Dr. Gary Riggs has worked with a wild assortment of animals throughout his career. Focusing primarily on exotics, he specializes in birds. The Wadsworth native practices in Norton, Wadsworth and Copley, as well as working for the Cleveland Aquarium and being a consulting veterinarian at the Akron Zoo and an exotic animal sanctuary. Riggs and his wife even have a wildlife conservation foundation where they do rehabilitation work for Stark Parks and the animals at Summit Metro Parks.
Riggs has always loved exotic animals and loves the fact that he gets to work with them daily. This passion goes beyond the walls of his office. His home is full to the brim with beloved pets, including Bruiser the Sulcata tortoise, Ernie the Blue and Gold Macaw, Oose the Toulouse Goose, Oowie the Australian Black Swan, Ozzy the White Swan, and a pair of Zebra finch brothers. He also has a dog—an Akita named Taebo—and a rescue cat named The Dude.
Each of his pets has a distinct personality, Riggs says. “If you tell someone who’s never had a rabbit that a rabbit has a very smart, distinct personality, they’d never believe it. But once you’re around them, you see that. Same thing with tortoises—my tortoise knows his name. He recognizes different people and comes when he wants something.”
From the exotic to the mundane, animals have specific health needs, and that’s where Riggs’ breadth of experience really shines. “There’s a lot of misinformation out there about these pets and often times, they have so many health problems, but it’s mainly because people don’t know how to take care of them,” he says. “If we can educate people and let these guys have a much safer and longer life, that’s really rewarding.”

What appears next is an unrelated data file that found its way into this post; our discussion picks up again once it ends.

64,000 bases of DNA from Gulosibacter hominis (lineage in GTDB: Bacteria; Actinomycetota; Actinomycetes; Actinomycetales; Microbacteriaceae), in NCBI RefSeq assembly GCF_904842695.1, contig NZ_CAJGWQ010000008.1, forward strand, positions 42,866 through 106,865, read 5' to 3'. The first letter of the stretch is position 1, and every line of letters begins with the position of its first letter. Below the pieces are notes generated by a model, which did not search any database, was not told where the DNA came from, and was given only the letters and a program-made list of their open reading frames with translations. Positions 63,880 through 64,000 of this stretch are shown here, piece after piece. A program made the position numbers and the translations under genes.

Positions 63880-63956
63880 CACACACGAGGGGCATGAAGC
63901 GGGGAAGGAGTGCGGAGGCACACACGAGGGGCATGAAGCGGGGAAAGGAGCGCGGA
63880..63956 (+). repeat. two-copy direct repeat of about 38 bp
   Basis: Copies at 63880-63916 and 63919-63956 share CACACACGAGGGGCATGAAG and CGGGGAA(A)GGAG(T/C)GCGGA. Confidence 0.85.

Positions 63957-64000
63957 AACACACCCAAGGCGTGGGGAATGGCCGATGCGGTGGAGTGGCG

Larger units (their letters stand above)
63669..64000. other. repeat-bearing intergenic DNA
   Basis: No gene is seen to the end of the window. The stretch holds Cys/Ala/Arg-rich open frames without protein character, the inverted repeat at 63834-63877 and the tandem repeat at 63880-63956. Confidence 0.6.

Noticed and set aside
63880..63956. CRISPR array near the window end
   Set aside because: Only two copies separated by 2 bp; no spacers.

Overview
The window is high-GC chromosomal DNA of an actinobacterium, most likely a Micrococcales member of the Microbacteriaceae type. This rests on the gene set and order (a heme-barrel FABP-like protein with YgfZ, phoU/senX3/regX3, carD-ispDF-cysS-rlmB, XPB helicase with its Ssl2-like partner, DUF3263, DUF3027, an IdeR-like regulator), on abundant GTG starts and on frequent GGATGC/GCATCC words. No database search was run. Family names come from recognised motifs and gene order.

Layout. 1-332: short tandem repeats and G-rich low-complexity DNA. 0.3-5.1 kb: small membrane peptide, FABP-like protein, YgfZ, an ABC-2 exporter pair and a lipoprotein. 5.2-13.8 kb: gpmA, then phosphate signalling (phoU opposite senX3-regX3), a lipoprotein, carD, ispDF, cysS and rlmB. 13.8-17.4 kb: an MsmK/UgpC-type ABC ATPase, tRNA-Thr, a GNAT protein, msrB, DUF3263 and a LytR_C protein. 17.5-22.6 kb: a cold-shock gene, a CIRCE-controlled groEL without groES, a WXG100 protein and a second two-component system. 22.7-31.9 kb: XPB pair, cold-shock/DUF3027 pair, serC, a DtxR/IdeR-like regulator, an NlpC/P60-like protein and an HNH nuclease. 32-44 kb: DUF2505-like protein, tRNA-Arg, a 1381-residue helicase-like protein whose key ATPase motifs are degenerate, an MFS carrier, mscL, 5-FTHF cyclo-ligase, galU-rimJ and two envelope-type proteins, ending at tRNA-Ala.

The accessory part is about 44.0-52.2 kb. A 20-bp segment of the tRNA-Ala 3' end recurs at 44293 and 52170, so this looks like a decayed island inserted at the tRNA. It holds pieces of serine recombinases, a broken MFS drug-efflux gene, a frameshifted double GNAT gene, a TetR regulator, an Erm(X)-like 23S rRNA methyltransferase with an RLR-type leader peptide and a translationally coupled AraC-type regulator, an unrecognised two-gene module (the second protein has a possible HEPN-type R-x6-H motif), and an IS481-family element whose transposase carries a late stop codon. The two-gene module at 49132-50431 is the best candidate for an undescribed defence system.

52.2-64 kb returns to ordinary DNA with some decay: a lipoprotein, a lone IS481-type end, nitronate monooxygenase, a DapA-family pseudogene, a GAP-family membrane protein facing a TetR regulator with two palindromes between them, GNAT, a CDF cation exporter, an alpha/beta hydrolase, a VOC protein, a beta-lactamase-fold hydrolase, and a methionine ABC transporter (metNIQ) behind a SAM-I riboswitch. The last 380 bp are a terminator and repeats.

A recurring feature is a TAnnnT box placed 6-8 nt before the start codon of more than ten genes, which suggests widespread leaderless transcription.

Dr. Steve Scott
Dr. Steve Scott has had an interesting road through his veterinary career. Originally from California, Scott didn’t always want to be a veterinarian. He intended to become a marine biologist and was in the process of doing so, when he realized what veterinarians brought to the table. “I wanted to be more hands-on, so I volunteered at several animal clinics,” says Scott.
Scott studied at Ross University in the Caribbean on St. Kit’s before eventually ending up in Ohio at his current position, Akron-Peninsula Veterinary Office. Though he works with both cats and dogs, he has an interest in treating cats. “Cats are funny because they’re very subtle and cryptic,” he says. “You’ve got to catch the small daily changes with kitties to catch something before it happens.”
He shares his home with two cats, Ivy and Blaze, and a labradoodle named Harley Quinn. “They’re all rescues; we’re into rescues,” says Scott. “We’re not crazy cat people or dog people, but if there’s one out there, we’ll be there for them.”
Defying stereotypes, Scott says that his dog and cats are actually very affectionate with each other. “[Harley] and Ivy are best of friends. They sleep together, groom each other—I never had a dog and cat relationship like that before. They love each other.”
Dr. Mike Bridges
An emergency room can be a terrifying place. All of the occupants of that space are stressed and filled with worry as the one they love is treated for whatever ails them. Now, picture an emergency room full of your favorite furry friends. Dr. Mike Bridges works for the Stark County Veterinary Emergency Clinic where he strives to ease each animal’s pain, restoring them to a healthy, happy place. “It’s pretty amazing. Unfortunately, a lot of sadness with severe cases, but there’s also a lot of happy clients and animals too when we save lives. It’s very rewarding,” says Bridges.
Bridges lives in Canal Fulton with his wife, two children, two dogs and three cats. This may sound like a very full house, but before their children were on the scene, Bridges had 15 animals. Both Bridges and his wife are veterinarians, resulting in a deep love of their animals. “All of our pets come from one of our clinics,” says Bridges.
Several of his animals have dramatic origin stories. His youngest cat, Toggy, was dropped off at the emergency clinic near death. “It’s one of those cases where he peaked out of a box, meowed and it’s like, we have to help this guy,” says Bridges. Another of his cats, Toli, had suffered a traumatic injury involving an electric wheelchair. Once again, he recuperated and found a home with his caregiver.
The injuries he sees can be truly awful and though he approaches each situation with the clinical focus of a professional, Bridges is also a pet parent. “It’s one of those things where I need to step back. When it happens, I’m just like most pet owners where my emotions take over.”